In a previous blog post, we noted that the Department of Defense (DOD) has proposed expanding the scope of Military Lending Act (MLA) protections to service members and their dependents on all payday loans, vehicle title loans, refund anticipation loans, deposit advance loans, installment loans, unsecured open-ended lines of credit, and credit cards. In 2007, the DOD implemented the MLA by issuing regulations that capped the annual interest rate lenders could charge members of the military to no more than 36%. The cap only applied to 3 types of financial products:

  • Closed-end payday loans for no more than $2000 and with a term of no more than 91 days;
  • Closed-end auto title loans with a term of 181 days or fewer;
  • Closed-end tax refund anticipation loans.

CFPB Weighs In

Yesterday, the Consumer Financial Protection Bureau (CFPB) released a comment letter along with a “data-driven” study to the DOD, which purports to bolster its position that MLA protections are being circumvented through “legal technicalities” and more financial products need to be regulated by the MLA. CFPB’s study showed that some payday lenders are charging rates higher than the 36% cap required under the MLA for products not covered by the MLA. Their comment letter also referenced a number of anecdotes and cases in which service members were given high-cost loans. CFPB Director Richard Cordray issued a press release stating that “the current rules under the Military Lending Act are akin to sending a soldier into battle with a flak jacket but no helmet.”

Impact on Credit Unions and Community Banks
Under current National Credit Union Association regulations, federal credit unions are allowed to offer payday alternative loans with an interest rate of up to 28% and an application fee of up to $20.00. Because the proposed MLA rules cap interest rates at 36%, and includes any application fees in that calculation, the current payday alternative loans permitted to be offered by credit unions would be higher than the MLA permitted cap and federal credit unions would not be able to offer these loans to service members or their families. NCUA Board Chairman Debbie Matz has requested an exemption for payday alternative loans offered by federal credit unions, citing other protections provided to borrowers in these products, such as prohibition of prepayment penalties and rollovers. Other products that might also run afoul of the cap are open ended credit cards and overdraft lines of credit.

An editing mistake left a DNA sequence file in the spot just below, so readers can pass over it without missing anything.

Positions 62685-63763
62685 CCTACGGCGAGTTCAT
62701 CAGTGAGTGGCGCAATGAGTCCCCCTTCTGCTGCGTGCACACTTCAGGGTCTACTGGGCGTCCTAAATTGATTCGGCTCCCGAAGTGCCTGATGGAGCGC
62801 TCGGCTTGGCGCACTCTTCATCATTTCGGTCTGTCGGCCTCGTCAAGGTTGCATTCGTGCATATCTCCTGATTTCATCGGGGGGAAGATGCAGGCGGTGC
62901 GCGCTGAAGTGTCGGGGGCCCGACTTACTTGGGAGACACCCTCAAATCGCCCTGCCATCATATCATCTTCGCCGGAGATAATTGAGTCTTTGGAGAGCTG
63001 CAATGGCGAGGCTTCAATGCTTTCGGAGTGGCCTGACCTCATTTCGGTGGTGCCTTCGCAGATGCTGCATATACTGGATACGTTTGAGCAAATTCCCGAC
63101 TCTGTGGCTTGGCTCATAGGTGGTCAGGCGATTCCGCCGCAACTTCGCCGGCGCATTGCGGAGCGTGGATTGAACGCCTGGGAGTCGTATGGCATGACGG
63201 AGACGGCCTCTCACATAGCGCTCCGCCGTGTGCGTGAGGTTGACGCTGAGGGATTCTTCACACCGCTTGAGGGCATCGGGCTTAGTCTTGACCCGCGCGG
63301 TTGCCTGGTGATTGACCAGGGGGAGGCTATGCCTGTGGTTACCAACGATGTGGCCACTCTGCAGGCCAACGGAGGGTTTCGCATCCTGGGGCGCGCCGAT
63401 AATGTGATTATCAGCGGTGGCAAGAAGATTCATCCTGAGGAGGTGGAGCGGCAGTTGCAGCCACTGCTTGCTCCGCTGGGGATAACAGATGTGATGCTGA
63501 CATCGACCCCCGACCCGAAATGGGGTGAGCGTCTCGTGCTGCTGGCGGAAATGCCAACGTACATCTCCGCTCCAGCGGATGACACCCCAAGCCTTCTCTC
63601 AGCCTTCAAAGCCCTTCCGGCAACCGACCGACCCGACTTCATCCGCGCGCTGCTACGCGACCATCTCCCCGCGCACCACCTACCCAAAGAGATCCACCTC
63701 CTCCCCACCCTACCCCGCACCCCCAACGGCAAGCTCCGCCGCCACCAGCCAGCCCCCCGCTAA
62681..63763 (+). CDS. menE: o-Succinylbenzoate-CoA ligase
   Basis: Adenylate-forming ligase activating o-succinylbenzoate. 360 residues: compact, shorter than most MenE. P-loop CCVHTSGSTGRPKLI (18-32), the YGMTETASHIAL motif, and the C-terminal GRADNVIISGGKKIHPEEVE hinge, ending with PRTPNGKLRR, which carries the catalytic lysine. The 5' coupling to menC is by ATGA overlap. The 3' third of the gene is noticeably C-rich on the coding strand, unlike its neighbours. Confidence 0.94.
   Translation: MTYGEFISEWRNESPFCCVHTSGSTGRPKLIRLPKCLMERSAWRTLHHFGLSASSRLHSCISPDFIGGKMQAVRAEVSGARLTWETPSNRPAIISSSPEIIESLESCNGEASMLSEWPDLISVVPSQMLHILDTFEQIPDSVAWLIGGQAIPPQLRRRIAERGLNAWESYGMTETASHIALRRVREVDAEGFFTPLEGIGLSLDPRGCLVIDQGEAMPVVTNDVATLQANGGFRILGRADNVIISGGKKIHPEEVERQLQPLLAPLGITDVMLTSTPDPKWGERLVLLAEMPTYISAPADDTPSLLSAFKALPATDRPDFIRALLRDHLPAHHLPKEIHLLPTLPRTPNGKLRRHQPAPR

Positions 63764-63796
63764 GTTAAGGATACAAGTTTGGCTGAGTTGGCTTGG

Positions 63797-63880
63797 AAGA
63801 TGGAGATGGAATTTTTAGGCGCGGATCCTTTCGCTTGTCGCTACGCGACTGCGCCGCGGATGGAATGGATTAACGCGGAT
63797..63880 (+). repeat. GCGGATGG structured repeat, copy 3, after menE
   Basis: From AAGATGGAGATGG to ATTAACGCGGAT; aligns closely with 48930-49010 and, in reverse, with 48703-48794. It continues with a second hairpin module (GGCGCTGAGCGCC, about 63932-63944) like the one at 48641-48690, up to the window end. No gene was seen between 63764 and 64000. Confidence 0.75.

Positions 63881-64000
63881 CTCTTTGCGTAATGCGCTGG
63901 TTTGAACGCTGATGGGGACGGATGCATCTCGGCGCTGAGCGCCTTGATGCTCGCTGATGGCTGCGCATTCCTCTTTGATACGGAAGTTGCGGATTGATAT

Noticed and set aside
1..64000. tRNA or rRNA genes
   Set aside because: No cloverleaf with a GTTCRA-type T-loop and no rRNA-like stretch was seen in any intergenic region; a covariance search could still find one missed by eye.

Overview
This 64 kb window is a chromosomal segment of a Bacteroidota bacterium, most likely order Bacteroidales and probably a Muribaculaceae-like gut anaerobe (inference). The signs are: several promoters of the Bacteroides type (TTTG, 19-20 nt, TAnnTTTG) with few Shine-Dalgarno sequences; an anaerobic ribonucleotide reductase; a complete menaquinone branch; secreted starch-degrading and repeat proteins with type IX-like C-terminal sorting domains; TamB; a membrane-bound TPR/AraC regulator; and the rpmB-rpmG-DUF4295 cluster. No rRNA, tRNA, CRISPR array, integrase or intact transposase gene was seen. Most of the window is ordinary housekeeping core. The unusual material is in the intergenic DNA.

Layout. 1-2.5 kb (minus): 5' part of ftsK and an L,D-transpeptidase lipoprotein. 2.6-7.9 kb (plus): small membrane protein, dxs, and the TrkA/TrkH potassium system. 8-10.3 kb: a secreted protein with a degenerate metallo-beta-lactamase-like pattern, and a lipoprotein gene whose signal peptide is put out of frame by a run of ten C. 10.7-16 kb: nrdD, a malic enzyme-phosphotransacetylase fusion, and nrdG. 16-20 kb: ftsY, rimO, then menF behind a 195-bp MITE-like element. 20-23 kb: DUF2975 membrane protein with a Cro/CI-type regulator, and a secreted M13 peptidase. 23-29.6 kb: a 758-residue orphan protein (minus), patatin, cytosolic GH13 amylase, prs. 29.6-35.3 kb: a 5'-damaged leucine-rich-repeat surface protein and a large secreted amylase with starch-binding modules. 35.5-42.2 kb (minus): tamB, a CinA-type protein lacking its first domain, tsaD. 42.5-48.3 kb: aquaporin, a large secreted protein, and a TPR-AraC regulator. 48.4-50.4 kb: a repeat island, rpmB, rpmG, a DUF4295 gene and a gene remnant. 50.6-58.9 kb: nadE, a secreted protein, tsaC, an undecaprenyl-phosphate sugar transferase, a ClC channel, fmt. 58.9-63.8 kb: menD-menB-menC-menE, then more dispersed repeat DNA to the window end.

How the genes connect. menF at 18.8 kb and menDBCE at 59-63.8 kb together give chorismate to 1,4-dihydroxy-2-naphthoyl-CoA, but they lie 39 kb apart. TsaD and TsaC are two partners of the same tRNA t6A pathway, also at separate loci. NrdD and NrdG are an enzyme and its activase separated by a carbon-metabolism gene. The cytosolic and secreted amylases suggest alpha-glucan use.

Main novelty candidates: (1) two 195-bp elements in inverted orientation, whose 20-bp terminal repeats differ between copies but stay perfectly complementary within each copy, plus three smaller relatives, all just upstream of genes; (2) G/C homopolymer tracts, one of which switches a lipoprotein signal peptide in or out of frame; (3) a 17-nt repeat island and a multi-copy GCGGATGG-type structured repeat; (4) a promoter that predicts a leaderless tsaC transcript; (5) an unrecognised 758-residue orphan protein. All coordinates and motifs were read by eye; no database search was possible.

The American Bankers Association, the Independent Community Bankers of America, the NAFCU, the Association of Military Banks of America and the Consumers Bankers Association also commented on the proposal, noting implementation and compliance challenges with the proposal. The comment letter stated that “if the regulation is expanded as proposed, the greatly increased volume of inquiries to the Department’s database, which today is frequently unavailable, will cause consumer credit lending to come to a halt when the database is unavailable.” The letter also claimed that the costs of the proposed regulation were “grossly” underestimated because the CFPB and DOD has overlooked many financial products that are offered by depository institutions that will be impacted by the regulation. In addition, the proposed rules do not take into account continuing costs of compliance for credit unions and community banks.

Practical Implications
The proposal is intended to stop predatory lending and will likely be successful in making these kinds of products scarcer for service members and their families. The regulation requires that lenders must screen all applicants against a DOD database before they can offer products with rates greater than 36%. This means that instead of asking borrowers to self-identify as service members, lenders must screen everyone, which would extend a regulation that currently applies to only 3 to 3.5 million households to more than 100 million American households per year. In addition, each lender would be limited to 250,000 inquiries of the DOD database per day, which is going to be a fraction of the number of transactions currently conducted daily by many lenders. Furthermore, the DOD database has historically been unreliable in handling the small volume of inquiries it currently handles. It is unclear when it will be capable of handling the large volume to be generated by the new rules. Finally, the MLA proposal includes a new civil liability provision that allows private civil actions for MLA violations in federal court. For lenders, this increased regulatory burden and litigation risk will be a significant disincentive to offering these types of products going forward.